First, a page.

Dartford Warbler

Sylvia undata



The Dartford Warbler has dark, smallish wings, a narrow, longish tail and a big head with a dome-shape. The sexes differ. Males are a deep brownish grey on top and reddish underneath; they have white bellies, dark grey heads and a reddish eye-ring. There are white dots on the throat, the eye is red and the legs are yellowish tinged with pink. Females resemble males, but they are more pale and browner. Juveniles are similar to females, but the back has a slight reddish tinge and it is more buffish below.


When in the region, dry areas of heath, and territory with gorse and heather are ideal for the Dartford Warbler.


Is usually of quite timid character, however it will sometimes sing from open perches, particularly on the branches of low foliage. When flying, the wings flit and it sits lows in the air, moving beneath the branches of bushes. When stationary, the tail wags and moves above its back, and there's a suggestion of a crest on the feathers on the head. Juveniles may form groups based on the location of their territories.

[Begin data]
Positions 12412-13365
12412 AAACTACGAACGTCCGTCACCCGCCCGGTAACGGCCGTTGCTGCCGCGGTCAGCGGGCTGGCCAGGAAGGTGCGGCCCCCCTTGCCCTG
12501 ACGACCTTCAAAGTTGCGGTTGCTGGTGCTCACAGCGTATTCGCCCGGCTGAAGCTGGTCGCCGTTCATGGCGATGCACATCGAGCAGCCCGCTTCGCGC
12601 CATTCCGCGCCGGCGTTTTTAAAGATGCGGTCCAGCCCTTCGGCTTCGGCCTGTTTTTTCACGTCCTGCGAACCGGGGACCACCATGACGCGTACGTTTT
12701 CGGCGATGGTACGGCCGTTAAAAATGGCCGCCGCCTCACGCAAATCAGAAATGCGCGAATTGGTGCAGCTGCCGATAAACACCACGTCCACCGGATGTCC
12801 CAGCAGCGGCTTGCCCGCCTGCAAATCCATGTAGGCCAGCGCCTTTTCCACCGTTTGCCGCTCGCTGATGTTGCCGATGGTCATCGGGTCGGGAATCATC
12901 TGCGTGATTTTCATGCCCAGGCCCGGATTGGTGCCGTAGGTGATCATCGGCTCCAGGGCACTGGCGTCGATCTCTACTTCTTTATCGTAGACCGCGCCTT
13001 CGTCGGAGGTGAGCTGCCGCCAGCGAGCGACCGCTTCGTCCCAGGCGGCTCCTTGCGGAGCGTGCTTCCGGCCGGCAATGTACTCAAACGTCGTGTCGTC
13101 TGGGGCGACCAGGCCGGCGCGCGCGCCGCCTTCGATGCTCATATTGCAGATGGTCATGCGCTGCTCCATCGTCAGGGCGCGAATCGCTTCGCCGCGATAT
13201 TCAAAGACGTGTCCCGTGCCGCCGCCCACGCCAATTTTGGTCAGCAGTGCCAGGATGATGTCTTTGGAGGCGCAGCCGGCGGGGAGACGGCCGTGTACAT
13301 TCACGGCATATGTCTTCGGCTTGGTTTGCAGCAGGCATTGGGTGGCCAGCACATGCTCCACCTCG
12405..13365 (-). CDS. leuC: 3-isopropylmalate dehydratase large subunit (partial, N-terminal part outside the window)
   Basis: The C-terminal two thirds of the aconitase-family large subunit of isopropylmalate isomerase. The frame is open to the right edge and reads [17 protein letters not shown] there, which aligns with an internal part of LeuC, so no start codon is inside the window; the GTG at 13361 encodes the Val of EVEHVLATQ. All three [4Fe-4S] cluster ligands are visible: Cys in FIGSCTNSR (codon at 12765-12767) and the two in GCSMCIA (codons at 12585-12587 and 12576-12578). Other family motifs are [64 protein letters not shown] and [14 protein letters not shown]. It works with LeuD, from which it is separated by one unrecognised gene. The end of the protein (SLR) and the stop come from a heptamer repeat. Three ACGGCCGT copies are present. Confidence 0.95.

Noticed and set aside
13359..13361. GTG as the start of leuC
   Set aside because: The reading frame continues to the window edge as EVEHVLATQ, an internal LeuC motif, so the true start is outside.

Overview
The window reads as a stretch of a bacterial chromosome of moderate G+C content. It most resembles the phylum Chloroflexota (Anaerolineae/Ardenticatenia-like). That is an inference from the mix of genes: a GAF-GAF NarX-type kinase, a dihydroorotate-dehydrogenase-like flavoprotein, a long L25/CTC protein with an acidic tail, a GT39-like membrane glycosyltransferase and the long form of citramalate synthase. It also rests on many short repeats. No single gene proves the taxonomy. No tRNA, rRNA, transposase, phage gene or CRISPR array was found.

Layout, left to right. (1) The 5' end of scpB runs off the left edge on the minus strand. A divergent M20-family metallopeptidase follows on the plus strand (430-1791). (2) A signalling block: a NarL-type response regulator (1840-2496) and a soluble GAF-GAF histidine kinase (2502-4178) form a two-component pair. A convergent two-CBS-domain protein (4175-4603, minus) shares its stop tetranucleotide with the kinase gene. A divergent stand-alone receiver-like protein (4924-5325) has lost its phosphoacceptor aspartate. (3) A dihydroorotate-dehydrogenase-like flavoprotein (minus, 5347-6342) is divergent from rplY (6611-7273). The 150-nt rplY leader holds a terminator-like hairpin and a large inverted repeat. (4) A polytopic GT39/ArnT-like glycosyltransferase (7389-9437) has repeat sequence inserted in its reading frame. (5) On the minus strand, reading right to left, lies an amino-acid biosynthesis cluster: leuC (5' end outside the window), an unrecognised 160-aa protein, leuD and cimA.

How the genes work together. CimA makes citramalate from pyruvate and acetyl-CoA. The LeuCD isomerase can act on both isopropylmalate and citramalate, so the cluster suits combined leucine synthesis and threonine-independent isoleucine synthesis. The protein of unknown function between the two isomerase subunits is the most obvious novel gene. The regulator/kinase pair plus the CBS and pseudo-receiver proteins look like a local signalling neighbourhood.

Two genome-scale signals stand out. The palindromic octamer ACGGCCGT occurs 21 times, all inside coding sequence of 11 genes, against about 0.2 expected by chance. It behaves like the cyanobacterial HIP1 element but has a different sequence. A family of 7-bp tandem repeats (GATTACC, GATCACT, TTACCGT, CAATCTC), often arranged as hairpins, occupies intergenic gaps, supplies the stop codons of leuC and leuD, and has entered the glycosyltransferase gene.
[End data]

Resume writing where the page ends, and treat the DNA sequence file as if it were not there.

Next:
Diets includes spiders and small beetles, caterpillars and flies; may also eat berries during the autumn.


Nesting usually starts in April; the female lays between 3 and 5 eggs, which she incubates for 12-14 days. Both parents tend to the young, which depart nests after about 12 days, gaining independence another 10-15 days after that.


This is a resident bird, and many adults stay on the same territory throughout the year. Juvenile birds move away from where they were born, and may even migrate during the autumn. Breeding territories in the region exceed 3000, and while numbers of birds vary each year, it's though that more than 1000 pairs breed in majority of years.

Observation Tips

The Dartford Warbler is a protected species, so observers must take this into account; birds are not to be disturbed at the nest. Spring is the prime time for viewing these birds; it is not uncommon for males to sing from visible perches during spring, as they lay claim to territory.


Has a 'tchrr-tche' call and a song that is abrasive and quick, occasionally given in flight.
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